Alibi as a Defense

Printer-friendly versionPrinter-friendly versionPDF versionPDF version
Thursday, December 14th, 2017
Alibi as a Defense

According to Black’s Law Dictionary, alibi is “a defense based on the physical impossibility of a defendant’s guilt by placing the defendant in a location other than the scene of the crime at the relevant time” and “the quality, state, or condition of having been elsewhere when an offense was committed.” Black’s Law Dictionary (10th ed. 2014). While not being present is a defense available in both State and Federal Court, the execution of such a defense is dramatically different in the two arenas.

State Court

In State Court, it is a myth that the defense must disclose information surrounding the use of an Alibi defense to the Prosecution. A cursory search of both the Penal Code and Code of Criminal Procedure demonstrates that the word “alibi” rarely comes up. Alibi is neither enumerated as a Defense, Tex. Penal Code § 2.03, nor as an Affirmative Defense, Tex. Penal Code § 2.04. The Code of Criminal Procedure reveals that while § 39.14 requires the defense to disclose expert witnesses and § 46C.051 requires that the defense provide notice of their intent to raise the Insanity Defense, there is no such provision assigning any affirmative defensive duty to provide notice of alibi to the State.

The question arises how to approach jury instructions for alibi. Case law indicates that the defense is not entitled to an instruction. Giesberg v. State, 984 S.W.2d 245 (Tex.Crim.App. 1998). “The defensive issue of alibi involves nothing more than the presentation of evidence and argument that a defendant was not present at the scene of the crime to commit the crime.” Id. at 250. Giesberg eliminates any right to such an instruction because “a defense which is not recognized by the Legislature as either a defense or as an affirmative defense does not warrant a separate instruction.” Id. In his dissent, Justice Baird points out that the CCA has seized discretion from the trial court by outright eliminating any right to an alibi instruction. Id. at 252. Giesberg provides a disquieting history lesson: The Court’s interpretation of the lack of legislation defining specific defenses further eroded potential instructions associated with defenses that had been previously available.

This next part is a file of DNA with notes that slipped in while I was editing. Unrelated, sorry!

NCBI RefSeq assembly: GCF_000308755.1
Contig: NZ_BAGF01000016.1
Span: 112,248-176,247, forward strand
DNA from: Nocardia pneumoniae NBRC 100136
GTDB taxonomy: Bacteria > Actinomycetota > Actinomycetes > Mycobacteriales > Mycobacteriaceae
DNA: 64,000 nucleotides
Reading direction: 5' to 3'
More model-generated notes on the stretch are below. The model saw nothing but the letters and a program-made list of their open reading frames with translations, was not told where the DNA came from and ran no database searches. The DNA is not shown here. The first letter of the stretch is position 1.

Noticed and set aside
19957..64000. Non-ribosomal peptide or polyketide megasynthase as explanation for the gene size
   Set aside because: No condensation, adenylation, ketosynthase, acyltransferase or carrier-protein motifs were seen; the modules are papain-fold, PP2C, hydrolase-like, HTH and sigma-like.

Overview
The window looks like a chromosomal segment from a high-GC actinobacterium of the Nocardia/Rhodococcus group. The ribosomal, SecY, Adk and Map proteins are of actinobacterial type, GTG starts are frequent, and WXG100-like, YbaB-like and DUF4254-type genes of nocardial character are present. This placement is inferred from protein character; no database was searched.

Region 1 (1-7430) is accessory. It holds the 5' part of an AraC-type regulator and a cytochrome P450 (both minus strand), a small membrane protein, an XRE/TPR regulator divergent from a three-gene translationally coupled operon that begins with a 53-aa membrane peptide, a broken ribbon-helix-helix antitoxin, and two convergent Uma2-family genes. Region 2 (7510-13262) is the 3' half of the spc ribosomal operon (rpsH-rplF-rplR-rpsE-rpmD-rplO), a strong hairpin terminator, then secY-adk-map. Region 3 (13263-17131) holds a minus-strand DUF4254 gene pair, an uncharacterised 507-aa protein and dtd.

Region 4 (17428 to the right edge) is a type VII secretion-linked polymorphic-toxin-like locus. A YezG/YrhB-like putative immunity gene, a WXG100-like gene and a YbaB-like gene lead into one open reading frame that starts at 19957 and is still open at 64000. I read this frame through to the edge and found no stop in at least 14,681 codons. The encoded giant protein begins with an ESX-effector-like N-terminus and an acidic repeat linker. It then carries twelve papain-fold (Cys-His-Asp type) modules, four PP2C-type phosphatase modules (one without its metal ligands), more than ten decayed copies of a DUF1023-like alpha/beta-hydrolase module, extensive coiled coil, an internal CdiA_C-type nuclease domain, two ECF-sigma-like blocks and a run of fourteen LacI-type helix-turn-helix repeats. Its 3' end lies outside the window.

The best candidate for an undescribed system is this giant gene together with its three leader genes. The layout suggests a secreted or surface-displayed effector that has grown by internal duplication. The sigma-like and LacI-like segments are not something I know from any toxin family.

Federal Court

The approach to an alibi defense is completely different in the federal system. Rule 12.1 lays out a mandatory framework by which the defense is required to timely provide information to the Government. F.R. Crim. P. 12.1. The requirements include written notice of any intended alibi defense that includes “each specific place where the defendant claims to have been at the time of the alleged offense” and “the name, address, and telephone number of each alibi witness on whom the defendant intends to rely.” F.R. Crim. P. 12.1(a).

While Rule 12.1 requires that the defense notice the Government of the alibi defense, along with requiring the defense to provide witnesses, there is a duty on the Government, once the defense has provided an alibi disclosure, to provide in writing the names and contact information for witnesses that “the government intends to rely on to establish that the defendant was present at the scene of the alleged offense” and “each government rebuttal witness to the defendant’s alibi defense.” F.R. Crim. P. 12.1(b)(1)(A)(i)-(ii).

There is a continued duty to disclose this information as the case moves forward. F.R. Crim. P. 12.1(c). Interestingly enough, as far as alibi disclosures are concerned, the defense can “unring” the bell. In the event that the defense discloses an alibi defense, and subsequently withdraws that notice, “evidence of an intention to rely on an alibi defense” is inadmissible. F.R. Crim. P. 12.1(f).

While alibi is available in both federal and state criminal litigation, lying behind the log with an alibi is only viable in State Court, as disclosure of such a defense is mandatory in Federal Criminal litigation.